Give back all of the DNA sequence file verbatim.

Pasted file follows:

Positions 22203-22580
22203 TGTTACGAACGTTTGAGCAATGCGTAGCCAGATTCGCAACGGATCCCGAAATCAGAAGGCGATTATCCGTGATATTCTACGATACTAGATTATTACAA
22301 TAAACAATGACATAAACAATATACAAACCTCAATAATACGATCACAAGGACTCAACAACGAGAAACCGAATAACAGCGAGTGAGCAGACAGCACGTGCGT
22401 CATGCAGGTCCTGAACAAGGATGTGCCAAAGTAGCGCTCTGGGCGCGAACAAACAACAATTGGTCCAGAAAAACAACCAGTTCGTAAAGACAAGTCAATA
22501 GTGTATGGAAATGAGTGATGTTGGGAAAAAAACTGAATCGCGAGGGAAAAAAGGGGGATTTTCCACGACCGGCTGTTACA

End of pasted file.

Positions 22203-22580
22203 TGTTACGAACGTTTGAGCAATGCGTAGCCAGATTCGCAACGGATCCCGAAATCAGAAGGCGATTATCCGTGATATTCTACGATACTAGATTATTACAA
22301 TAAACAATGACATAAACAATATACAAACCTCAATAATACGATCACAAGGACTCAACAACGAGAAACCGAATAACAGCGAGTGAGCAGACAGCACGTGCGT
22401 CATGCAGGTCCTGAACAAGGATGTGCCAAAGTAGCGCTCTGGGCGCGAACAAACAACAATTGGTCCAGAAAAACAACCAGTTCGTAAAGACAAGTCAATA
22501 GTGTATGGAAATGAGTGATGTTGGGAAAAAAACTGAATCGCGAGGGAAAAAAGGGGGATTTTCCACGACCGGCTGTTACA